Apple pie for a first timer
- iheartcooking Nov 28, 2011 09:57 PM
Forgive me if this has been asked, though I've looked through the posts and I can't find quite this question. Maybe I'm the only one on CH whose never made apple pie. I'm also frequently disappointed by mediocre apple pie. I'd just like a foolproof recipe to start with and then I can tweak it a little when I get a feel for it.
Anyone know a good one?
I'm also really interested in using cardamom as one of the spices but never used it before and don't know how much to use and what spices to combine it with....
One more anecdote- at the work potluck this year a lot of terrible store bought pies were left on the break room table- and one ape pie, homemade and absolutely terrible, was the only one I'd touch. Is that totally irrational?
Others may disagree, but I don't think there IS a foolproof recipe for apple pie. The reason is that all fruit is different, and what works once may not work as well the next time. For instance, I made my Thanksgiving apple pie this year from apples that I picked in October, par-cooked and froze. While they were fresh, I made a crostata from them that was probably one of the best apple things I've ever made. However, my T-day pie didn't turn out quite as well - perhaps because of the frozen fruit, but it could have been another factor.
I think you really need to bake a lot of them to get a feel for how juicy your fruit is and how to compensate if it's a little drier or wetter than usual, etc. Also, which thickener to use is a matter of personal preference, so what is "foolproof" for one person may not be for another. I use flour to thicken apple pies, but tapioca for other fruits (cherry, etc.). Is flour actually better? Not necessarily, it's just what I'm used to.
That's true enough, but I'm not looking for a foolproof *and* perfect pie, just a starting point. I don't even know the basics.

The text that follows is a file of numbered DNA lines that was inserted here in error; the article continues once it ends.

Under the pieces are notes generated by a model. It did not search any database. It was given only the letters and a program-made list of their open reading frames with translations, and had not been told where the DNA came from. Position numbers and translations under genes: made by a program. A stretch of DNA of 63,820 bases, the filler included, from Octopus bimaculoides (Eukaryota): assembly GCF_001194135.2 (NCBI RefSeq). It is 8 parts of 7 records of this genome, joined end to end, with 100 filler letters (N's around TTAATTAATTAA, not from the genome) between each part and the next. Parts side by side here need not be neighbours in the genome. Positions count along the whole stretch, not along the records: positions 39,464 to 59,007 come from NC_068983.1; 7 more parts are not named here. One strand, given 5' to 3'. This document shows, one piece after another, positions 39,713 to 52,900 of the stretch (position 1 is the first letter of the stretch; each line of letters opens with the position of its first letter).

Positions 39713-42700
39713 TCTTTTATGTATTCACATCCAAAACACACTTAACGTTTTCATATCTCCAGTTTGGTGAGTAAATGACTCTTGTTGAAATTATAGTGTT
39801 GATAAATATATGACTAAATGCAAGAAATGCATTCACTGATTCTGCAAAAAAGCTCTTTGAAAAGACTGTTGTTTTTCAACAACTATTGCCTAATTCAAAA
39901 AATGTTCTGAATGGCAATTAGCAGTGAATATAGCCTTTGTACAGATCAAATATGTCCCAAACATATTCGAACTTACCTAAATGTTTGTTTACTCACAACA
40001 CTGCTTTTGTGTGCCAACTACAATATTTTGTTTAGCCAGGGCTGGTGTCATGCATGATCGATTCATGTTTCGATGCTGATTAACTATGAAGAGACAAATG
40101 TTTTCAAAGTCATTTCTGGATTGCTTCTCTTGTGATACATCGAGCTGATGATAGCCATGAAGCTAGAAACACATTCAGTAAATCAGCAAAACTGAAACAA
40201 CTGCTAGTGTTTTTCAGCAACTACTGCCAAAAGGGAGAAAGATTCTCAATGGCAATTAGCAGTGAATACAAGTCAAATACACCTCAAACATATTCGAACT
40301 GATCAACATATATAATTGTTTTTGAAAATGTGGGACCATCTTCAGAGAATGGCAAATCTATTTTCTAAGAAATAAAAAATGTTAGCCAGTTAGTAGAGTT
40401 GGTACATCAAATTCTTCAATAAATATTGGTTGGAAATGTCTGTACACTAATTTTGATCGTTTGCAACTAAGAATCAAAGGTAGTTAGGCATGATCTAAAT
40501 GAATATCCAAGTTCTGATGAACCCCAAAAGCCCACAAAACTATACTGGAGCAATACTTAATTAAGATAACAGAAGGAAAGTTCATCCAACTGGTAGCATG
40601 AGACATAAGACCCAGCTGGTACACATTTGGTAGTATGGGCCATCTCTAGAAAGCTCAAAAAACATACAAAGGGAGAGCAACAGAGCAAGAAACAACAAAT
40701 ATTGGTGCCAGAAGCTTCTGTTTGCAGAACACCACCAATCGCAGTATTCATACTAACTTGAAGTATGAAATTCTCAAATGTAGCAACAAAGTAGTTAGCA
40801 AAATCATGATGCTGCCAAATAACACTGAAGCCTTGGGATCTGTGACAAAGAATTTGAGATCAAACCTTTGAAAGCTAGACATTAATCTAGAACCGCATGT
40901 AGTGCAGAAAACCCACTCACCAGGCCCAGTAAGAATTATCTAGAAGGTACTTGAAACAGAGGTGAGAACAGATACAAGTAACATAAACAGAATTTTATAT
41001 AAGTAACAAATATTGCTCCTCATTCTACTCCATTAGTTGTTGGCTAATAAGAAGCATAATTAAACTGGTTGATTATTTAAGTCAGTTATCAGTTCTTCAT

Thanks for the tip about different apples year-to year, I'll pay attention to that and also for your point about thickener- I'll be sure to experiment with those.
I agree. One of the things I like about making fruit pie is that it's very easy to adjust it according to your own tastes. I like it tart, so I use tart apples (not anything like a Honeycrisp), and add less sugar than is typically called for. I prefer Minute Tapioca as a thickener.
Use the recipe of your choice, but, before adding the thickener, taste your apple/sugar/spice mixture (raw) and adjust until you think it's right. Then add thickener (let stand 15 min if you use tapioca).
The crust is the hard part, but just reconcile yourself to giving it a few tries before you get it just right, and you'll be fine. Also, if you can stand to use part shortening, that will result in a crust much easier to handle than an all-butter crust. The good thing is that even mediocre home-made fruit pie far outshines store-bought.
And I'm with you on that one: won't waste calories on a store-bought pie!
If it were me I'd use flour.
Also, not loving how the SeriousEats recipe calls for pouring water over the apples and draining them afterwards. You lose flavor and juices from the apples that way. I do agree with pre-cooking though. As you can see on the slideshow I linked to below, you get some nice juices when you precook, whether you do it in the microwave or on the stovetop (I've pre-cooked them in a skillet, that works well too). Just don't toss those juices!